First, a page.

So I’m going to start the ball rolling with my random and in-no-particular-order thoughts on motherhood. If you have read any of my other posts you will have an idea of the kind of issues that I struggle with on a day to day basis. I manage a seven year age gap between two feisty daughters, hide crumbs behind the sofa and every day lose the battle to get my teenager to wear a coat.

But that’s the daily grind stuff, the practical side of being a parent. What about Motherhood? Is that the same thing? ‘Motherhood’ as a concept, in capital letters, must be something more than that – a feeling, an ethos, a way of living. It’s hard for me, having given birth at 17, to separate the ideas of parenthood and adulthood. I have never been a grown up without children. I don’t know what it feels like to have independence without responsibility, so I can’t make a distinction – to me, being a mother is just something that has always been, and something that always will be.

Maybe if I had had children later, I would have had time to get to know a different me first, and would be able to say now with conviction that yes, motherhood for me means X, Y and Z, but I just can’t say for sure what that X, Y and Z might be.

Perhaps that’s normal though. Perhaps that IS the definition of motherhood, that it creeps into every aspect of who you are, grows as you grow, soaks into your very core. Once you have children, it is impossible to detach yourself from what that means. You can’t cut your life into neat chunks and define each slice individually and separately from the others.

So what does motherhood mean to me? I don’t know. And that’s not me just chickening out of an answer, I really don’t know. Motherhood IS me, I can’t remember a time Before Children, I don’t know how my life would be different.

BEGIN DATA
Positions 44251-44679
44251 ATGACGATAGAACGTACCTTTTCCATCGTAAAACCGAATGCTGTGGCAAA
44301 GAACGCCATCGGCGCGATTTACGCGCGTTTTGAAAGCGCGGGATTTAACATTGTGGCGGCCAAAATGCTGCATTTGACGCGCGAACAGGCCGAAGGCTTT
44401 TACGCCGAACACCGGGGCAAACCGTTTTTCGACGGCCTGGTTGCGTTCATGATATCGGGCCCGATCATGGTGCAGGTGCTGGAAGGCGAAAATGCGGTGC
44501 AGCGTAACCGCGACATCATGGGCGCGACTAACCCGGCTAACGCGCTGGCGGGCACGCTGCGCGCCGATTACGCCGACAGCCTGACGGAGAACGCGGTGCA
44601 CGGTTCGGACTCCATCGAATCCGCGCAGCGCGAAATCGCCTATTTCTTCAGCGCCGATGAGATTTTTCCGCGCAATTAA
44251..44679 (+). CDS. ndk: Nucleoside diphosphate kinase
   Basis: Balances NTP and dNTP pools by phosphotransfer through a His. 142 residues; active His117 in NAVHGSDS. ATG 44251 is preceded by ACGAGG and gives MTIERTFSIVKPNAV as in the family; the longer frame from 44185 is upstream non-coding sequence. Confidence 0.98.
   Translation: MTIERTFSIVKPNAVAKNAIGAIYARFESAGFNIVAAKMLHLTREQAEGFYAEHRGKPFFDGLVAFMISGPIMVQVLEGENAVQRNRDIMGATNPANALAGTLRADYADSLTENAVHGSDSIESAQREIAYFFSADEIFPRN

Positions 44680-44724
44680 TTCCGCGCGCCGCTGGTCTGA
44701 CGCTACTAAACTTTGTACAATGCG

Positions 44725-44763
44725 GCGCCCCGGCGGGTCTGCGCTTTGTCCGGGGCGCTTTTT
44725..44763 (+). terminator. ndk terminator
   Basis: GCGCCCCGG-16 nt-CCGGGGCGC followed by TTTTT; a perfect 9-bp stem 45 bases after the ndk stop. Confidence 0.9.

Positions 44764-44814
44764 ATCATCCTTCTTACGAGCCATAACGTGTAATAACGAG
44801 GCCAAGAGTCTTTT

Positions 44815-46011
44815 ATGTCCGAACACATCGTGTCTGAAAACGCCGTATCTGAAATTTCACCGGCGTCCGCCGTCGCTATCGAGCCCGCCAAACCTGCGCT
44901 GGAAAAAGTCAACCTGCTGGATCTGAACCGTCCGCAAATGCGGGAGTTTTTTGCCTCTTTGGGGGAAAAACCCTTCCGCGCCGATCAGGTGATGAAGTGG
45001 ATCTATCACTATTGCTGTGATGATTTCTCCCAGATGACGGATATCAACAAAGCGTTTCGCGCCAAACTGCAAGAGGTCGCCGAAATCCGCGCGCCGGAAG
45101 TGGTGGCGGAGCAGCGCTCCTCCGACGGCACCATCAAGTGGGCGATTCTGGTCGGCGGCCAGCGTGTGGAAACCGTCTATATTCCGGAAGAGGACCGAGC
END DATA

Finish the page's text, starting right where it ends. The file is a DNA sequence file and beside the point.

And now I have to go and pick up Belle from a birthday party, hang out some washing and think about packed lunches for tomorrow. We can talk in broad terms, think about concepts, but basically that’s what motherhood is all about…

Win one of five Motherhood DVDs – out on DVD 8th March

Shot entirely on location in New York’s West Village, this bittersweet comedy distils the dilemmas of the maternal state (marriage, work, self, and not necessarily in that order) into the trials and tribulations of one pivotal day. MOTHERHOOD forms a genre of one – no other movie has dedicated itself in quite this way to probing exactly what it takes to be a mother, with both wry humour and an acute sense of authenticity.

Eliza Welch (Thurman) is a former fiction writer-turned-mom-blogger with her own site, “The Bjorn Identity.” Putting her deeper creative ambitions on hold to raise her two children, Eliza lives and works in two rent-stabilized apartments in a walk-up tenement building smack in the middle of an otherwise upscale Greenwich Village. Eliza’s good-natured but absent-minded husband (Edwards) seems tuned out to his wife’s conflicts, not to mention basic domestic reality, while her best friend Sheila (Minnie Driver) understands this – and Eliza — all too well.

MOTHERHOOD is a hymn to the joys and sorrows of raising children, and the necessity of not losing yourself in the process. Log onto www.motherhoodmovie.com for more competitions to be won and details about the film.